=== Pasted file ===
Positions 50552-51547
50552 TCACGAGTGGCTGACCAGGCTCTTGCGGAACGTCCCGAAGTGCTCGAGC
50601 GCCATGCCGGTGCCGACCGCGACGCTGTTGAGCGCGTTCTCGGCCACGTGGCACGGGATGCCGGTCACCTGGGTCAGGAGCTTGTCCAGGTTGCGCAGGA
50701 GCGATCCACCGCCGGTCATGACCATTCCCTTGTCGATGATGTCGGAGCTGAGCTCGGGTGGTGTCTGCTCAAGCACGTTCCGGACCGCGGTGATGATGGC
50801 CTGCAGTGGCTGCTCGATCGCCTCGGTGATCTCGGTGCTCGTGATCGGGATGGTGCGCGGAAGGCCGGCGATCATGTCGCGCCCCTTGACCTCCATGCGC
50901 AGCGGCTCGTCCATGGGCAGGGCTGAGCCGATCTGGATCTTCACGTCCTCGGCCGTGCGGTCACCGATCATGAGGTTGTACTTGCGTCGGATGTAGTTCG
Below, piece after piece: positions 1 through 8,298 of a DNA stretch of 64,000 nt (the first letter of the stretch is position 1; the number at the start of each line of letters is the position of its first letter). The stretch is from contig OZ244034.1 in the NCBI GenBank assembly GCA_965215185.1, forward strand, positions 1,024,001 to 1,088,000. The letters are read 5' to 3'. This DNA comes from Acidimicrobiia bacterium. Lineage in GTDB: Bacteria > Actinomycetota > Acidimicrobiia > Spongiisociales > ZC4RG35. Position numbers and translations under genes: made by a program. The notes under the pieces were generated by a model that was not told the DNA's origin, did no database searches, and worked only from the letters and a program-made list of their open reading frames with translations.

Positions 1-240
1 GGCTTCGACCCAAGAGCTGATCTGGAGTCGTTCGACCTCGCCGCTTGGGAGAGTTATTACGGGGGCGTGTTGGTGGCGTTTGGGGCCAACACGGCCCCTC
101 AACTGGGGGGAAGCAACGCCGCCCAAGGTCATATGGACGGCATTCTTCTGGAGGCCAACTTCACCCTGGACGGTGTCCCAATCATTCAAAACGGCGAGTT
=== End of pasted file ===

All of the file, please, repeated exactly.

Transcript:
Positions 50552-51547
50552 TCACGAGTGGCTGACCAGGCTCTTGCGGAACGTCCCGAAGTGCTCGAGC
50601 GCCATGCCGGTGCCGACCGCGACGCTGTTGAGCGCGTTCTCGGCCACGTGGCACGGGATGCCGGTCACCTGGGTCAGGAGCTTGTCCAGGTTGCGCAGGA
50701 GCGATCCACCGCCGGTCATGACCATTCCCTTGTCGATGATGTCGGAGCTGAGCTCGGGTGGTGTCTGCTCAAGCACGTTCCGGACCGCGGTGATGATGGC
50801 CTGCAGTGGCTGCTCGATCGCCTCGGTGATCTCGGTGCTCGTGATCGGGATGGTGCGCGGAAGGCCGGCGATCATGTCGCGCCCCTTGACCTCCATGCGC
50901 AGCGGCTCGTCCATGGGCAGGGCTGAGCCGATCTGGATCTTCACGTCCTCGGCCGTGCGGTCACCGATCATGAGGTTGTACTTGCGTCGGATGTAGTTCG
Below, piece after piece: positions 1 through 8,298 of a DNA stretch of 64,000 nt (the first letter of the stretch is position 1; the number at the start of each line of letters is the position of its first letter). The stretch is from contig OZ244034.1 in the NCBI GenBank assembly GCA_965215185.1, forward strand, positions 1,024,001 to 1,088,000. The letters are read 5' to 3'. This DNA comes from Acidimicrobiia bacterium. Lineage in GTDB: Bacteria > Actinomycetota > Acidimicrobiia > Spongiisociales > ZC4RG35. Position numbers and translations under genes: made by a program. The notes under the pieces were generated by a model that was not told the DNA's origin, did no database searches, and worked only from the letters and a program-made list of their open reading frames with translations.

Positions 1-240
1 GGCTTCGACCCAAGAGCTGATCTGGAGTCGTTCGACCTCGCCGCTTGGGAGAGTTATTACGGGGGCGTGTTGGTGGCGTTTGGGGCCAACACGGCCCCTC
101 AACTGGGGGGAAGCAACGCCGCCCAAGGTCATATGGACGGCATTCTTCTGGAGGCCAACTTCACCCTGGACGGTGTCCCAATCATTCAAAACGGCGAGTT